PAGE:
When it comes to the cost of auto insurance, mileage matters, and, to most, that’s no surprise. But many drivers may be shocked by how much their annual miles – and location – can cause their rates to rise.
For the third year in a row, insuranceQuotes.com has examined the average economic impact annual miles driven has on the cost of auto insurance. Among the study’s findings, it was revealed that drivers who increase their annual miles from 5,000 to 20,000 see an average rate increase of 9 percent.
“When determining rates, auto insurers typically use mileage as a major factor. But the amount varies considerably depending on where you live. Consumers who live in states with the biggest hikes have more opportunity to save by driving less,” said Laura Adams, senior insurance analyst at insuranceQuotes. “In California, increasing your mileage from 5,000 to 20,000 causes a premium increase over 25 percent.”
Below are the top-five states where drivers see the highest rate increase when annual mileage increases from 5,000 to 20,000 miles:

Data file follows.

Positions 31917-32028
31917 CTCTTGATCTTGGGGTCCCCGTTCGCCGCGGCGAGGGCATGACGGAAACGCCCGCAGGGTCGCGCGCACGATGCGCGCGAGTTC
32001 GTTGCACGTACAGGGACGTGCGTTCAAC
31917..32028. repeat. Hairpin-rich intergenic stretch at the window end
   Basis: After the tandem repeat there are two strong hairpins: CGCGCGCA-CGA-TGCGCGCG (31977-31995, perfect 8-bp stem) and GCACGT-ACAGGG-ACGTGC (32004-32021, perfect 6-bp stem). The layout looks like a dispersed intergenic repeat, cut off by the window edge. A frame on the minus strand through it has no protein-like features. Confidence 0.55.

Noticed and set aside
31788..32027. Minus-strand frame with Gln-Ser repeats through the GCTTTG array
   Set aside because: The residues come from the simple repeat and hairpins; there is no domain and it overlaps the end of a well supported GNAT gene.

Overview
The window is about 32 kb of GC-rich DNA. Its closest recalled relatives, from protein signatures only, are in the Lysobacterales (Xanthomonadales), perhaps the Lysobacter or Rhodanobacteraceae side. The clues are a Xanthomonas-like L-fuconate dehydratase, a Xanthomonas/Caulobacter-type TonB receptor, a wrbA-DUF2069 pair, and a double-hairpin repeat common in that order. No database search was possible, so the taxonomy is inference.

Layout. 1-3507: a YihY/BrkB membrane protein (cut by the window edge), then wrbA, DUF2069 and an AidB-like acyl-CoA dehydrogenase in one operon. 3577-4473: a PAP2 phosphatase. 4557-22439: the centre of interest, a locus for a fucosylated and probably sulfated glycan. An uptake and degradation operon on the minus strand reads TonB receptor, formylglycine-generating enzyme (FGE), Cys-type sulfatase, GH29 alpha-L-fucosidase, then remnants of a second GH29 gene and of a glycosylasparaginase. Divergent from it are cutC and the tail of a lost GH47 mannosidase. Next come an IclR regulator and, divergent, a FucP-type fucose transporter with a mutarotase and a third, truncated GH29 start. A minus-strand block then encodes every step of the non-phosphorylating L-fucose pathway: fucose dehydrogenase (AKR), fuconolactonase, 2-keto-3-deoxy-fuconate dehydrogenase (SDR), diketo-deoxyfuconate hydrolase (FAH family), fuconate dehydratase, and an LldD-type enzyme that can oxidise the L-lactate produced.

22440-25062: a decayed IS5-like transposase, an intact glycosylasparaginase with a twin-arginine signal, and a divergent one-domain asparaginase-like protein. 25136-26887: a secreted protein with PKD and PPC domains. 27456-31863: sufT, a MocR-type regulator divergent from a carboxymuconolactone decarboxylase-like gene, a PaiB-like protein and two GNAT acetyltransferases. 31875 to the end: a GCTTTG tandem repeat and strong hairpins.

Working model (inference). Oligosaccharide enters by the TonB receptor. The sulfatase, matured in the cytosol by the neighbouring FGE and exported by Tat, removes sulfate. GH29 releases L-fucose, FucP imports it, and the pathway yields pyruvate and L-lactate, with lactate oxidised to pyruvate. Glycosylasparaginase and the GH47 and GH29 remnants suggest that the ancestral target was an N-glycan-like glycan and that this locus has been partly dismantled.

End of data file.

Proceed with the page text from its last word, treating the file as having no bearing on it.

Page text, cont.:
- California – 25.66 percent
- Alabama – 9.79 percent
- Virginia – 9.21 percent
- Massachusetts – 9.13 percent
- Washington, D.C. – 9.07 percent
Meanwhile, below are the top five states where drivers see the lowest rate increases:
- North Carolina – 0 percent
- Rhode Island – 1.07 percent
- Georgia – 2.53 percent
- Texas – 2.82 percent
- Oregon – 3.06 percent
“When your driving habits change for any reason – such as working from home, having a different commute or retiring, let your insurer know,” said Adams. “Regardless of the financial impact, drivers should always be honest about their mileage, otherwise you risk having a claim denied.”
The full report – which includes full state-by-state data, as well as important analysis and saving tips – is available a by clicking here.